Raised in the “Jim Crow” South, Geraldine Hines has been a public defender, name partner in a law firm, and a justice of the Supreme Judicial Court of Massachusetts. She recently taught a course on race and policing as the Jerome Lyle Rappaport Visiting Professor at BC Law. As a young lawyer, Hines served as co-counsel in Commonwealth v. Willie Sanders, successfully defending an African-American father of four with no criminal record against multiple rape counts.
VR: I understand that seeing how racism threatened to undermine justice in the rape case Commonwealth v. Willie Sanders was a pivotal moment in your early career.
GH: Yes. For one thing, Mr. Sanders was charged based on very weak evidence; the police used an identification process that we don’t permit today. Also the judge in the case belonged to an old guard who saw their role as taking down black defendants, but his racism backfired. He barred me from a pretrial conference, supposedly because I wasn’t lead counsel, and I wasn’t having it. We complained to the chief justice of the superior court, who replaced this judge. The new judge—one of two black judges on the bench at that time—let us do an engaged jury selection process, and the jury we selected voted to acquit.
VR: This kind of case was the worst nightmare of every person of color, particularly in the 1980s and ’90s, when this sense of black male criminality permeated urban spaces. Women clutched their purses or crossed streets when they saw you. Taxis wouldn’t stop for you. Even downtown you’d hear slurs. So cases like this were a constant reminder of how tenuous our hold on citizenship was.
GH: People aren’t throwing bricks at school buses full of black kids anymore, but we still have the kind of structural inequities in Boston and the country generally that indicate a lack of progress. I think people confuse change with progress. They’re two different things.
VR: Our national politics have reasserted the notion that you’re disloyal if you say we still have problems, like economic inequality and police shootings, that harm people of color disproportionately. Your course spring semester on race and policing examined some of those problems.
GH: Many students planning on corporate law careers took my class. I was amazed at their interest in the topic. They wanted to understand why people are taking to the streets, why communities and police come into conflict.
VR: The course was enormously well received and said good things about our students that those who aren’t going into criminal law still want to take it. I hope this signals their recognition that all lawyers are responsible for these issues.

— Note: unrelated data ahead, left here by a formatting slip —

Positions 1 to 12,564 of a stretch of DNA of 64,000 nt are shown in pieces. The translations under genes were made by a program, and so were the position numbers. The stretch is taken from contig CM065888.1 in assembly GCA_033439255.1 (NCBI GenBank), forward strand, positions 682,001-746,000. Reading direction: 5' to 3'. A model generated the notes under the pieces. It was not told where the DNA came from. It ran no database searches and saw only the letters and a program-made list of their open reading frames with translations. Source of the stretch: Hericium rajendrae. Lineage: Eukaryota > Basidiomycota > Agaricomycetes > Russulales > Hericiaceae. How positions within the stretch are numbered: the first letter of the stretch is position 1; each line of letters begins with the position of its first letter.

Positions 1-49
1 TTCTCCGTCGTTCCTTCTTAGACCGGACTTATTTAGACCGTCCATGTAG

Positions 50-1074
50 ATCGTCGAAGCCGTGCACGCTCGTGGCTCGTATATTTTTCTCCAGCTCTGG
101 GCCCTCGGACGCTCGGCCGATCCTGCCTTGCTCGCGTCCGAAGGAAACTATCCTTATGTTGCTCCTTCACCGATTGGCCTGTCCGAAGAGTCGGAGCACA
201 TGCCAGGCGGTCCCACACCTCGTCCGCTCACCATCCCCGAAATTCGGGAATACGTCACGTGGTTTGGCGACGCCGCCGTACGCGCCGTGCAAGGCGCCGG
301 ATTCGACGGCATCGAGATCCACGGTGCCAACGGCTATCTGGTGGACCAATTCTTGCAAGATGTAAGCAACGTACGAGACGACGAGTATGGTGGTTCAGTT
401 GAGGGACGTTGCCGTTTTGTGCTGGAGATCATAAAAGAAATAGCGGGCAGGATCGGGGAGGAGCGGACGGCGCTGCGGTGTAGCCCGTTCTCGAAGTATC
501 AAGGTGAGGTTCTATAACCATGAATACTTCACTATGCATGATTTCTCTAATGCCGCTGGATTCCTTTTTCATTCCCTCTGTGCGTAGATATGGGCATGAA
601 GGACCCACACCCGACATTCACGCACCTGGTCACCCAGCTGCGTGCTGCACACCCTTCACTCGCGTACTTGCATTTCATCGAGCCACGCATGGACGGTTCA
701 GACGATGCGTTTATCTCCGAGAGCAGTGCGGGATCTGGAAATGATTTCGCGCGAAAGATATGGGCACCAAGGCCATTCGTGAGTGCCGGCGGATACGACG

GH: I tell students that even in corporate jobs you can bring understanding and empathy. We discussed Bank of America, which started charging fees for checking accounts with balances under $1,500. I said, “OK, you’re in banking. You’re with the bigwigs when they’re deciding how to maximize profit. You may not change the policy, but somebody at the table might say, ‘Maybe we can pad our bottom line elsewhere and not on the backs of poor people.’”
VR: Terry v. Ohio (1968), which greatly expanded police power, was central to your course.
GH: You’re taught in civics that Supreme Court justices decide cases based on law alone. But Terry reached the court a year after riots in Cleveland and Watts, and months after the King assassination. So the Warren Court, while it made some positive changes on civil liberties, had heard concerns about people getting out of line and tearing up cities. The NAACP warned that a decision for the state would harm communities of color, but the court didn’t listen.
The opinion lets police stop people based on reasonable suspicion instead of probable cause. The issue gets litigated in a thousand motions to suppress: “The police lacked reasonable suspicion to stop him.” And it’s a complicated calculus because whether someone looks suspicious involves implicit racial bias.
Judges know the code words: “He had a hand inside his waistband.” And once you stop someone, it’s easy under the law to justify a frisk. Let’s say police frisk someone and find drugs or a gun. That puts this person on a collision course with the criminal justice system and all it entails. It’s hard to appreciate what stop-and-frisk does to the fabric of society and our trust in government. And studies show that it doesn’t reduce crime much.
VR: Terry and its progeny also feed into non-police actions like the recent Starbucks incident. The presence of black men not buying things made the store manager “reasonably” suspicious. The broad assumption that black or brown males in a public space represent danger comes in part from how they’re viewed by the police.
We need to make sure our students understand these issues. We should also help people understand what the police are dealing with. I hope we can get police and communities to think more constructively about their interactions.